Ghachar Ghochar (2015) by Vivek Shanbhag is the second book of Kannada fiction that I’ve read in translation (the first was the much older Indira Bai (1899) by Gulvadi Venkata Rao, a social novel with much to recommend, but one I didn’t end up reviewing when I read it) and I found this one to be an excellent read, one that challenges the reader in many ways, and gets them thinking but at a time and in a way that one least expects it. It is a book that leaves more unsaid than said, and it is in the said and the unsaid that we must understand or attempt to the story and its characters.

Our story is narrated by an unnamed young man about his family and opens in Coffee House, a bar and restaurant that has replaced but not changed the name of what was once a coffee house, to which our narrator escapes when he is unable to deal with things. As the story unfolds, we learn about his family’s journey from a time when they lived in a cramped, ant-infested four-room home, with little money coming from the salary of the narrator’s Appa, who works as a salesman for a tea company going out from shop to shop to sell tea every day and spending evenings meticulously doing his accounts. On his limited earnings the author, his older sister Malati and Chikkappa (Appa’s younger brother) are educated, the family eats and meets their needs. While they have food to eat, a home to live in and education, money is tight and every expense must be carefully considered. Then Appa suddenly loses his job when his company decides to outsource. Chikkappa puts forward a plan to start a business in which Appa invests. The business is a success and the family find themselves suddenly moving to a huge house in an upmarket area and money no longer an object.

But this new found prosperity begins to change the family themselves. In some ways, it seems to knit them together, and in others pull them apart. We see the changing dynamics between them, and also how they navigate different situations. And as the narrator says at one point, ‘it’s not we who control money; it’s the money that controls us’, and money unsurprisingly doesn’t bring out the best in them.

Ghachar Ghochar is a short little book—112 pages in the edition I have and that too with rather large font making it a pretty quick read. The translation itself by Srinath Perur is excellently done, and doesn’t feel like one at any point. The writing is straightforward, to the point, yet with descriptions that enable one to visualise all that is talked of.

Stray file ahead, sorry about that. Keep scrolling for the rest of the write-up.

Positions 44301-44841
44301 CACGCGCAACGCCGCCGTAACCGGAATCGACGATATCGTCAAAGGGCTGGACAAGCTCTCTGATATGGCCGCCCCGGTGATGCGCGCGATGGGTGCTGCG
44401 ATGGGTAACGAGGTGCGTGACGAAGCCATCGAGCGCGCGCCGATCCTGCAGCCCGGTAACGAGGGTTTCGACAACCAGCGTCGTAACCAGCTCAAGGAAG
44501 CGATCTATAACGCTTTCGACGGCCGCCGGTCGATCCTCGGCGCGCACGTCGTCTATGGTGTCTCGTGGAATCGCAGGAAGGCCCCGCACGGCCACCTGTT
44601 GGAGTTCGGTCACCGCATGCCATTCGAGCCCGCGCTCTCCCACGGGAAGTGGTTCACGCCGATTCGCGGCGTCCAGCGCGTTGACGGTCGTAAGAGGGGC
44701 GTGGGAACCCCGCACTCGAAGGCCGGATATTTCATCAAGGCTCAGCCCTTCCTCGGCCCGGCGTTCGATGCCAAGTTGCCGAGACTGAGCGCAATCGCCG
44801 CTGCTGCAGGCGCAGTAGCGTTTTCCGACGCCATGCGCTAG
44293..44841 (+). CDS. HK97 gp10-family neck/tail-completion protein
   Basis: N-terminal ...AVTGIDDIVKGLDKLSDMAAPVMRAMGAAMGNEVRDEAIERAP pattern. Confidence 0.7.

The book as it seems from its description and when reading it is the changing family dynamics with coming of wealth. And it is that certainly, some of the family become worse versions of themselves, others seem to retreat or be unsure how to deal with what’s happening but with anything that happens, it is the money that is firmly at the centre. But the book is also a lot more.

As one reads, there are incidents and points that cause one to wonder, raise one’s eyebrows even, but it is only when we reach the end—that very ambiguous end which I didn’t see coming at all—that we find ourselves thinking back over all those little moments, over and over to work out what clues they might have given us to things that happened, those that are to come, and to the people themselves.

I certainly enjoyed this one, which through its story and characters brings up themes of poverty and prosperity, right and wrong, family and relationships among others. It was both simple and complex leaving one wondering about many things at the end.

4.25 stars!  


10 thoughts on “Book Review: Ghachar Ghochar by Vivek Shanbhag

    1. Hope you enjoy it. It’s a quick read but really gets one thinking. I haven’t read Samskara. Let me look it up; my two forays into Kannada literature have certainly left me wanting to explore more


  1. Sounds very interesting! I quite enjoy an ambiguous ending if it’s done well – it leaves room for thought. Forgive my ignorance, but is Kannada from a specific region?


    1. The ending was nicely done. One doesn’t see it coming and when it does, it has you thinking back over every little thing that’s happened.

      Kannada is primarily used in Karnataka which is one of the four southern states in India, but also used by smaller groups in a few other parts of the country. It has a quite rich literary culture too dating back to the 9th century.

      Liked by 1 person

      1. It must lead to a rich variety of styles having different languages in the literature of the country. English dominates so totally here even though there are a couple of regional languages still hanging on in the peripheries.

        Liked by 1 person

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